Purpose: Male athletes who were runners (N = 12), cyclists (N = 14), or both (N = 13) were compared with nonexercising age-matched controls (N = 23) for total and regional bone mineral density (BMD). All athletic subjects had competed for a minimum of 3 yr and trained for a minimum of 4 h x wk(-1). Runners undertook no cycling and cyclists undertook no running training.
Methods: All subjects were scanned for whole body and L1-L4 spine BMD using a Hologic QDR 1000W scanner (Hologic Inc., Bedford, MA).
Results: There were no differences in age, height, weight, body mass index (BMI), % fat, or hours of training between any of the athletic groups (P > 0.05), although compared with controls, runners and cyclists had lower body mass index (P < 0.01) and all athletic groups had lower % fat (P < 0.001). Compared with controls, runners had greater total and leg BMD (P < 0.05), cyclists had reduced spine BMD (P = 0.05), and athletes of the "both" group had greater total (P < 0.05) and arm BMD (P < 0.01).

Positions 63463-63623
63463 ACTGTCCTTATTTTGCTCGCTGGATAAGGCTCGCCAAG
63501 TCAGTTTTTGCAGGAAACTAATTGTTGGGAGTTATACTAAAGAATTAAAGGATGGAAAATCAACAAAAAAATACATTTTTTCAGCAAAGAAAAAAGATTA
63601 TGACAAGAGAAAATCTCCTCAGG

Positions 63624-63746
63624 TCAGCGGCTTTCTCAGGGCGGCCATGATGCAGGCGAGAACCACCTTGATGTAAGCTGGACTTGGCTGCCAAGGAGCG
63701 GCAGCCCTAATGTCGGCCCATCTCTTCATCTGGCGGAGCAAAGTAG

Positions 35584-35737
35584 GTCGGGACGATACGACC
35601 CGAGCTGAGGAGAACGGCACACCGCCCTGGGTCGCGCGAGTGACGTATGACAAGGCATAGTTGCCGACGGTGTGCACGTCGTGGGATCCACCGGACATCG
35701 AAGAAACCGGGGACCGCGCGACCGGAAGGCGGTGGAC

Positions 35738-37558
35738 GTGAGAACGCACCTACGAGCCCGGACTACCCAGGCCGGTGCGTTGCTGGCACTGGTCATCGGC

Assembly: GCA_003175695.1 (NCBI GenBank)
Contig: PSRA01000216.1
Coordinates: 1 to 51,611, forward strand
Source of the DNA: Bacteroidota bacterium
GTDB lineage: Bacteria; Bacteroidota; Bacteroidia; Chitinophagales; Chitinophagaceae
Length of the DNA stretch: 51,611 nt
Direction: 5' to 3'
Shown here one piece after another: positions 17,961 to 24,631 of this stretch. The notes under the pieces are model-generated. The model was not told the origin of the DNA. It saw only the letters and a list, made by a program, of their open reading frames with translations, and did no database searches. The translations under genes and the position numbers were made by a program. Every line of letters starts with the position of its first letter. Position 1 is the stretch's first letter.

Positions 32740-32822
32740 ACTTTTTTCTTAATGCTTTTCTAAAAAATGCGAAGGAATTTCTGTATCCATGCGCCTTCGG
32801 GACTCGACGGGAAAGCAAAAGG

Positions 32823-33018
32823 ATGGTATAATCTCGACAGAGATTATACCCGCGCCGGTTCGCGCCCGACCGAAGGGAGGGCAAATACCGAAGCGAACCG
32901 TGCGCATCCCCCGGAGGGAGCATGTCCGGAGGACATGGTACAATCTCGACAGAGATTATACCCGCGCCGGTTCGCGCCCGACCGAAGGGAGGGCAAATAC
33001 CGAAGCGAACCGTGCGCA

Conclusion: Running is associated with increased bone density, particularly in the leg, whereas cycling is associated with a mild decrease in bone density in the spine. In athletes who do both, running exerts a stronger influence than cycling.